A soft woof broke the strange spell and drew her eyes to an alert Molly. Once she was sure she was the sole focus of her human’s attention, Molly promptly lolled expectantly onto her back. Daria laughed, sinking down onto the smooth old oak floors to give Molly a world-class belly rub.

Daria was rewarded by a riotous symphony of happy high-pitched yips and whines. She watched with fond amusement as her huge shepherd reverted to puppyhood and crawled into her lap. She teased affectionately. “You spoiled little thing!”

And scratched some more.

 

Some hours later

 

Daria startled awake out of a fitful sleep. Disoriented, she sat up on her makeshift bed…her pulse pounding loudly in her ears. Nails clicked on the wooden floor as Molly growled in her throat, hackles rising as she planted herself squarely in front of the door.

The dying embers in the fireplace cast eerie flickering shadows as her eyes adjusted to the dark room. Daria listened intently, straining her ears. Nothing except Molly’s continued deep growl broke the silence.

She stroked a gentle hand along Molly’s silky ears. “Easy girl. What’s got you all stirred up?”

The large dog shook herself and stared fixedly at the door, hackles standing up along her spine.

Daria didn’t hear anything, but she trusted her dog…implicitly. A shiver ran through her. That was it…they were in her beyond-rustic cabin in the mountains. Secluded and peaceful. But now the usual voices of the night were eerily silent: No owls. No yipping coyotes in the distance. No crickets…It had been a great place to recharge but now it was TOO quiet.

With exaggerated care, Daria swung the heavy door open to avoid its habitual squeak, Molly posting protectively at her side. Easing through the doorway, Daria stared at the red glow highlighting the early dawn sky. Dull menacing booming sounded…repeated…and echoed.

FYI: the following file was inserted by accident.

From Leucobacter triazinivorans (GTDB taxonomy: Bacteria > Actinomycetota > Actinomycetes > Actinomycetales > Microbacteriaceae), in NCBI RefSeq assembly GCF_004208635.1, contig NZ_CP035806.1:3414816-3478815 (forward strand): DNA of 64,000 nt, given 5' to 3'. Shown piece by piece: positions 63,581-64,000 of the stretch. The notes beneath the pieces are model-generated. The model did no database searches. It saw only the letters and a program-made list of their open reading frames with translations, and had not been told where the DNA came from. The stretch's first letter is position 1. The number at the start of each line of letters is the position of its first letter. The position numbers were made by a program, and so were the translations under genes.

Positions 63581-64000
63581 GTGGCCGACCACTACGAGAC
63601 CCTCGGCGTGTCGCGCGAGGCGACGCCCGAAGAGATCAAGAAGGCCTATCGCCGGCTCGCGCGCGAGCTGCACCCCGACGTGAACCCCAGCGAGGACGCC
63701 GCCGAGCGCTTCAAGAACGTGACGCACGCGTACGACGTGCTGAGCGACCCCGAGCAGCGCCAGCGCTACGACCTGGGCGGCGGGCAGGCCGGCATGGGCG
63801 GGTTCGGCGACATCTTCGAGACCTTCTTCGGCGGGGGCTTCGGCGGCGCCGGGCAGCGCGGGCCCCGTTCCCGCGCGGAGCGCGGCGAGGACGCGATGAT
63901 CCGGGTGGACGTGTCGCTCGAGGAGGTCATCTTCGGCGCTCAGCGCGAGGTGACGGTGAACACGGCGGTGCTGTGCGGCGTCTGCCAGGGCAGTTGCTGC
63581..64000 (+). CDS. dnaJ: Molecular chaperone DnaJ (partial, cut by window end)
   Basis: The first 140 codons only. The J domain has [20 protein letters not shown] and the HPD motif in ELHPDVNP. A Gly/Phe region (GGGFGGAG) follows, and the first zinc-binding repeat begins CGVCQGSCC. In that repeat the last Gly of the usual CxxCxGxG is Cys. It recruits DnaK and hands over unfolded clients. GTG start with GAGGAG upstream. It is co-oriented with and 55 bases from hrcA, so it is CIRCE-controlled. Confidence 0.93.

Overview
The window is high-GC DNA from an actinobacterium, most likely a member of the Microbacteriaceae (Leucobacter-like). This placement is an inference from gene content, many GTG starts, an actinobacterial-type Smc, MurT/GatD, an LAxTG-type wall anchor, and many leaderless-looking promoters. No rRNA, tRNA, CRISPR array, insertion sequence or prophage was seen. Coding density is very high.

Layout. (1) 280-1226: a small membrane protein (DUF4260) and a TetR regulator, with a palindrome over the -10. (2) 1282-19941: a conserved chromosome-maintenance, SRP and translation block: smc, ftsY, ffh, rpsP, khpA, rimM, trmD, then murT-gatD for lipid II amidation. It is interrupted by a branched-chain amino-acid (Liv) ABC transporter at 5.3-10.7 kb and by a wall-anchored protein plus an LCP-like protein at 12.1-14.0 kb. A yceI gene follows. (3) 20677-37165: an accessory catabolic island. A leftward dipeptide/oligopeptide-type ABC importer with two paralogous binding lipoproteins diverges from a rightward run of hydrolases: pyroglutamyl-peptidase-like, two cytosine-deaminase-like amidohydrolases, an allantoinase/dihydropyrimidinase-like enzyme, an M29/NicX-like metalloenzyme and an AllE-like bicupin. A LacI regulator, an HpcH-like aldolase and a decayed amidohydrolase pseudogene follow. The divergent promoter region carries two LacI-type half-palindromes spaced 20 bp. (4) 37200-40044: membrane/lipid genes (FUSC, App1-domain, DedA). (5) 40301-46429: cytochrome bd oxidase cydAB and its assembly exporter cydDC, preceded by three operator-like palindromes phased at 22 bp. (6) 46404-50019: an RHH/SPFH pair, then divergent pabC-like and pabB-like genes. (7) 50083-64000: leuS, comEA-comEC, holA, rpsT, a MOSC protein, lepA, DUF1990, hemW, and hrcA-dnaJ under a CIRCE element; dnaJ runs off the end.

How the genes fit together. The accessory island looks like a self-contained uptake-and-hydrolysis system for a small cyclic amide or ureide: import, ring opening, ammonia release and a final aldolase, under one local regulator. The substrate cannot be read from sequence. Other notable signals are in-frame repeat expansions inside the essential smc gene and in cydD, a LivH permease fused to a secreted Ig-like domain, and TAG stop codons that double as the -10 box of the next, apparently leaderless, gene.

A brilliant light exploded along the horizon…before subsiding into an angry red glare. As far as she could see, the skies were on fire…in the distance, cities were burning.

Roaring sounded over her head as multiple jet engines roared overhead…Daria thought wildly. Please God, let those be our jets!

The powerful unseen craft flew low and fast toward the cities.

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 About the Author

Fionne Foxxe Farraday the award-winning author of the 2022 INTERNATIONAL IMPACT BOOK AWARD for “Best Romance” novel. She also is a medical
professional working in the area of pulmonary and critical care medicine.

After years of working with patients, Farraday faced medical issues in March 2020 that put her on enforced medical leave without call responsibilities.

An avid reader, she soon exhausted her list of books and found herself bored with TV, leading her to begin outlining the story that would become KAIRN: Mates of the Alliance. Returning to ICU work during the dark days of the first Covid-19 wave, Fionne continued writing as a way to cope with the intense demands and the losses of countless patients. The writing took on a life of its own as Farraday fashioned the fictional happy endings which were in short supply in the ICU full of Covid-19 patients.

With her own background in medicine and family members who served in WWII and Vietnam, Farraday’s books are a salute to all of the medical and military personnel whose sacrifices allow us to do what we do. A mother, grandmother, and animal lover, Fionne Foxxe Farraday lives in Cookeville, TN.